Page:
Scene: The Dakota Tavern. Almost 2 am. The crowd’s moving, dancing like you almost never see at a rock show, when the singer drops the fiddle to his side and steps back to the microphone.
“Who likes old-time country music?” he asks. Scattered applause from behind me; a few hands may have shot up, but I was too far forward to see.
“That many, huh?” He smiles wryly, exchanging looks with his bandmates.
The band: New Country Rehab. As they launch into the next tune—a cover, rare in the ‘original showcase’ environment of NXNE—the guitarist takes a few minutes to change a broken string, right onstage in front of the packed house at the Dakota.
And I don’t think the crowd noticed.
After listening to the band’s album over the last week, I’m hard-pressed to find something I don’t like about them. Their sound’s just a little bit rough, taut but honest and bare. Their bass player plays a double bass, and onstage, the damn thing is LOUD. When was the last time you heard someone play a double bass really well?
This is a rare kind of a group, with the sort of stage presence that grabs an audience and holds them, no matter what’s actually going on onstage. They had a few issues during the set, members getting on and offstage to get strings, bows and things, and everyone else stepped in seamlessly to fill the holes. What that means is that these guys are professionals, indeed, and that when you go to see New Country Rehab, you will be guaranteed a great show, no matter what blows up in their backline.
From the first song, there was dancing, pretty girls in gingham dresses swaying along with the thumping double-bass. The unorthodox instrumentation is something I appreciate from this band; the bass, as I mentioned, is quite remarkable, as is the guitar—in a festival of artfully-worn sunburst Fender Stratocasters and pawn-shop Harmony electrics, this band uses an electrified acoustic guitar run through a pedalboard. And, of course, the singer plays the friggin’ FIDDLE on the stage. While singing!
Before launching into their song “Cameo,” the singer told a story about how the tune was written, involving a neighbour of his in Ottawa, a little old lady on the run from the persecution of the Nazis back in World War 2. I’ve always felt that the true purpose of modern songwriting is to tell a story, and I think New Country Rehab understand that as well. Through the narrative process, an audience is brought in so much farther to a mood and a circumstance, where you want them to be, as opposed to just writing lyrics that throw moods and lines at them with no cohesive structure to pin them against.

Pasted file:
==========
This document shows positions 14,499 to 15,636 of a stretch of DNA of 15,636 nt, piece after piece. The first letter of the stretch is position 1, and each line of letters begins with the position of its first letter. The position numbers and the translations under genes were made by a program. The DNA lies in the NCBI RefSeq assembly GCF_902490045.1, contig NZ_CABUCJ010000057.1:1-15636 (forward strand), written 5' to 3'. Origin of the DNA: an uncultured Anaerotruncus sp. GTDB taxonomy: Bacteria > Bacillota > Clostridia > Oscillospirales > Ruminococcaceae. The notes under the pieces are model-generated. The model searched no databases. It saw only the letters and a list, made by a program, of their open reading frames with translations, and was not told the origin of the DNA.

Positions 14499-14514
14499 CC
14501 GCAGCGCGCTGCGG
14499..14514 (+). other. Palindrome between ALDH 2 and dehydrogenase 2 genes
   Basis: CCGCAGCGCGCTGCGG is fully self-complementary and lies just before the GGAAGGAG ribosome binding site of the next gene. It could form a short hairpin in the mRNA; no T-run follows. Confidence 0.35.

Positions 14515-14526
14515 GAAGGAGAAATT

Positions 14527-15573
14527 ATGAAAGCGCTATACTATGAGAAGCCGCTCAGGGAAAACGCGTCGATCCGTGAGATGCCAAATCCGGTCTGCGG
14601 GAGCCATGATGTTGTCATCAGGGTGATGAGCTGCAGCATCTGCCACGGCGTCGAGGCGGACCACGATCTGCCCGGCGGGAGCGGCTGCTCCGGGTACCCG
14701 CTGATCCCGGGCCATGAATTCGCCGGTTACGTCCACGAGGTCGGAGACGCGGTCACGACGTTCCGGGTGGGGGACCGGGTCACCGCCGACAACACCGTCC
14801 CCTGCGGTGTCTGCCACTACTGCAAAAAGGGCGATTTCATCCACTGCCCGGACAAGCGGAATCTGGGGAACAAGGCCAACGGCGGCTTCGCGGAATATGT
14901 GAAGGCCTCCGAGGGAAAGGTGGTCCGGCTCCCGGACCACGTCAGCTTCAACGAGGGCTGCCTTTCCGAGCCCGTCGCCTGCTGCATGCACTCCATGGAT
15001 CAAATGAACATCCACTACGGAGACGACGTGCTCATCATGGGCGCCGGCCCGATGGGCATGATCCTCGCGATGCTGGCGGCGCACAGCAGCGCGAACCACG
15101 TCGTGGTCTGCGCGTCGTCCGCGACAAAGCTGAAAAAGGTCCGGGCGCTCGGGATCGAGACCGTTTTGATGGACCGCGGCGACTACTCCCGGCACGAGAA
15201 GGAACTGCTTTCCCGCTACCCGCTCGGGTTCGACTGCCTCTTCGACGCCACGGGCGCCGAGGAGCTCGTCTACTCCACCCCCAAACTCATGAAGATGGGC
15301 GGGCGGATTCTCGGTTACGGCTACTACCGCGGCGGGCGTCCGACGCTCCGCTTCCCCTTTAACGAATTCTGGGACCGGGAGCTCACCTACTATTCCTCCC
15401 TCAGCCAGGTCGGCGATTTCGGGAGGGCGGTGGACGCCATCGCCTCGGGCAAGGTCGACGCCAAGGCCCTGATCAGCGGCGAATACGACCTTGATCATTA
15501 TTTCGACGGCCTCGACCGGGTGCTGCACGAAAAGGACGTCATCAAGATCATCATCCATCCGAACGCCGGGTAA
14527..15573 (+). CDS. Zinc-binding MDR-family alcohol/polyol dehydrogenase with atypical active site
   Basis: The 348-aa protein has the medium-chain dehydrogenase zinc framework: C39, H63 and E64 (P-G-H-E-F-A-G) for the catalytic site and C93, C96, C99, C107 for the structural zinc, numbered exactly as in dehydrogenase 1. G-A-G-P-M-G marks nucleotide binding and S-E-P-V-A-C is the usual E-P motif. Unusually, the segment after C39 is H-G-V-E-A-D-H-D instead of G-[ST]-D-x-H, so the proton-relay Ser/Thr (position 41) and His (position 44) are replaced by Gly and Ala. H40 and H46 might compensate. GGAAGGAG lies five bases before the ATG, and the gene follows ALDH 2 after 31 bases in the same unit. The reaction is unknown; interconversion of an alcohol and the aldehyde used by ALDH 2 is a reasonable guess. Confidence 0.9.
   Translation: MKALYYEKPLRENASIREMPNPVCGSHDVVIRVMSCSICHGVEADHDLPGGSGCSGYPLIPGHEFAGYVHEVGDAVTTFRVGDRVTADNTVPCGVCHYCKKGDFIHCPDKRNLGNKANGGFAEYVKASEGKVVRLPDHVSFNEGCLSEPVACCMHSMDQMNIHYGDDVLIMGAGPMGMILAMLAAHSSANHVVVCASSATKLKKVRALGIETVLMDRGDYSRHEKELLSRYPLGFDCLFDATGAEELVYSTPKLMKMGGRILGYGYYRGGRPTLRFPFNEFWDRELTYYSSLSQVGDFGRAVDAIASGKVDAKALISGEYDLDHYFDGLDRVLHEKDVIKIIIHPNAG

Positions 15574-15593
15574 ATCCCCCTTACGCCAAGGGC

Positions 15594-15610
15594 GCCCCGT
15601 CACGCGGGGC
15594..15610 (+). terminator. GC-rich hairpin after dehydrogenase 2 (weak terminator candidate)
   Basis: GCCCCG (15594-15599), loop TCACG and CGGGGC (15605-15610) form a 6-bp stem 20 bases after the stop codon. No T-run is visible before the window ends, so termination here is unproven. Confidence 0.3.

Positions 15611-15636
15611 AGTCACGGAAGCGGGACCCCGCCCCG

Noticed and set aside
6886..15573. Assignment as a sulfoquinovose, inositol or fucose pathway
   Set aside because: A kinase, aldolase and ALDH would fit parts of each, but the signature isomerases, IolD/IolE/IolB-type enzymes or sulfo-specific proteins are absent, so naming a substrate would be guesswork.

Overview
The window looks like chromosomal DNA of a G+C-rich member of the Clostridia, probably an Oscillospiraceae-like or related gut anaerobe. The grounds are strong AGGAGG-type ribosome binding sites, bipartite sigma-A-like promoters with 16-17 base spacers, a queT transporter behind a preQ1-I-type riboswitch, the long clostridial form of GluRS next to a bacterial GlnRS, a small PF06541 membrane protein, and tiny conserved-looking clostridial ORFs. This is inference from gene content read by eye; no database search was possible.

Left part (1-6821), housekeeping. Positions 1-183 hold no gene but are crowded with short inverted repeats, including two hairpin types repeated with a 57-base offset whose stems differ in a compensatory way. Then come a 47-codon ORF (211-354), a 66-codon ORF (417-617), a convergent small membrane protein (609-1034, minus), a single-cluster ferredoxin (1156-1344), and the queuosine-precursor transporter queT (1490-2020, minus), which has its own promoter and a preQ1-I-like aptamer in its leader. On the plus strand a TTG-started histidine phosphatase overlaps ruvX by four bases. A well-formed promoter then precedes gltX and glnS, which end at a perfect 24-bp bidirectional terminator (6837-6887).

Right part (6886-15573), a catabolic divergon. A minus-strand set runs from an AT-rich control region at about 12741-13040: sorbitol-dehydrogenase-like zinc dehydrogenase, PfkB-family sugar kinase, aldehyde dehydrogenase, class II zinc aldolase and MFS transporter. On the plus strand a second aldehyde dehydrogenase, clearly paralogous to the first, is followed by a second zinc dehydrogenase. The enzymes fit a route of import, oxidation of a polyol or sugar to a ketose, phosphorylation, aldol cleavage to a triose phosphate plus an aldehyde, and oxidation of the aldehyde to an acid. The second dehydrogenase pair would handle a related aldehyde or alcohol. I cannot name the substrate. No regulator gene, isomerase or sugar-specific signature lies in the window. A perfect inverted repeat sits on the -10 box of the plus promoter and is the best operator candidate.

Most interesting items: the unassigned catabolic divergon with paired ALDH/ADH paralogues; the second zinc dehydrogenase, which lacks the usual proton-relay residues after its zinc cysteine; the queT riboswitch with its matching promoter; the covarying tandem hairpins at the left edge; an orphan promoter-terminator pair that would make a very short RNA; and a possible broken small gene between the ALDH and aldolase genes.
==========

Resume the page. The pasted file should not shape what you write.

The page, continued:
Musically, they’re no slouches, either; the classic country song is often turned on its head, with time switches, interesting effects and sudden dynamic shifts always keeping the audience guessing. I’m particularly impressed with the work they do in the breakdown sections of their cover of ‘State Trooper,’ where plain, understated slapback guitar gives way to a vicious unison riff underneath the fiddle, wailing a police siren. But there’s no live recordings of that one I can link to; I need to start taking my own video.
Anyone got an HD video camera they want to give me? “Bury Me” is a great song, anyway, though; enjoy.
Herohill, my favorite blog from Halifax, talk about the qualities it takes to include two classic songs as covers on your debut album. It is interesting that, on their debut record, NCR have included Hank Williams and Springsteen on it, but I think the versions of the songs speak for themselves. This band has vision, even if their names aren`t on the writing credits.
Next time you’re leaving a gig, think about the amount of dancing you did. Was it some? Is some ever enough? If you ever want to do more than some dancing, check out New Country Rehab. And if you’re not into dancing, go see them anyway. Consummate storytellers, New Country Rehab are one of the most fun live acts to see in the GTA these days. Must-see.
When I saw I’d been taken, I reached for my gun / But the cowboy had 3 friends, and I didn’t have 1.